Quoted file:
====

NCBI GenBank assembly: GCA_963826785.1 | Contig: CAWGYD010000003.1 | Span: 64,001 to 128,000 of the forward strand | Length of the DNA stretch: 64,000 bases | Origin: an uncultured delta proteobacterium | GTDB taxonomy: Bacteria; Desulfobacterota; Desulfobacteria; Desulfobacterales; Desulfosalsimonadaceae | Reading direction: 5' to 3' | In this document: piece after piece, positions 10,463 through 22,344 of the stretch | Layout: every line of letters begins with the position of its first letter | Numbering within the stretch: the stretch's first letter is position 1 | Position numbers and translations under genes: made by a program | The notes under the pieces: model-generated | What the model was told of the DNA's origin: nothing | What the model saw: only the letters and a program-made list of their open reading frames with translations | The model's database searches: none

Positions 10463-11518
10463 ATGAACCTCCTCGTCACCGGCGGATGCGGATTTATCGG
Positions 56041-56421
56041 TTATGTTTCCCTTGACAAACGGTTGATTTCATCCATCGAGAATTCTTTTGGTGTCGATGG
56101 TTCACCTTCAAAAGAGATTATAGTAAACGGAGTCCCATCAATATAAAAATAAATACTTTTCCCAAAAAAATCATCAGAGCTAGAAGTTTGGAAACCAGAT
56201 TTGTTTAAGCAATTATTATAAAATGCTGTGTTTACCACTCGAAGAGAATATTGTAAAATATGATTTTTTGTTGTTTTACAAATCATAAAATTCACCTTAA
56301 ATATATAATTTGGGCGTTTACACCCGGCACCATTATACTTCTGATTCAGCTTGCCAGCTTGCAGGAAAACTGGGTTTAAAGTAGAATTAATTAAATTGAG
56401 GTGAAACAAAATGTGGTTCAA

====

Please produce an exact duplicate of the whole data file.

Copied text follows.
NCBI GenBank assembly: GCA_963826785.1 | Contig: CAWGYD010000003.1 | Span: 64,001 to 128,000 of the forward strand | Length of the DNA stretch: 64,000 bases | Origin: an uncultured delta proteobacterium | GTDB taxonomy: Bacteria; Desulfobacterota; Desulfobacteria; Desulfobacterales; Desulfosalsimonadaceae | Reading direction: 5' to 3' | In this document: piece after piece, positions 10,463 through 22,344 of the stretch | Layout: every line of letters begins with the position of its first letter | Numbering within the stretch: the stretch's first letter is position 1 | Position numbers and translations under genes: made by a program | The notes under the pieces: model-generated | What the model was told of the DNA's origin: nothing | What the model saw: only the letters and a program-made list of their open reading frames with translations | The model's database searches: none

Positions 10463-11518
10463 ATGAACCTCCTCGTCACCGGCGGATGCGGATTTATCGG
Positions 56041-56421
56041 TTATGTTTCCCTTGACAAACGGTTGATTTCATCCATCGAGAATTCTTTTGGTGTCGATGG
56101 TTCACCTTCAAAAGAGATTATAGTAAACGGAGTCCCATCAATATAAAAATAAATACTTTTCCCAAAAAAATCATCAGAGCTAGAAGTTTGGAAACCAGAT
56201 TTGTTTAAGCAATTATTATAAAATGCTGTGTTTACCACTCGAAGAGAATATTGTAAAATATGATTTTTTGTTGTTTTACAAATCATAAAATTCACCTTAA
56301 ATATATAATTTGGGCGTTTACACCCGGCACCATTATACTTCTGATTCAGCTTGCCAGCTTGCAGGAAAACTGGGTTTAAAGTAGAATTAATTAAATTGAG
56401 GTGAAACAAAATGTGGTTCAA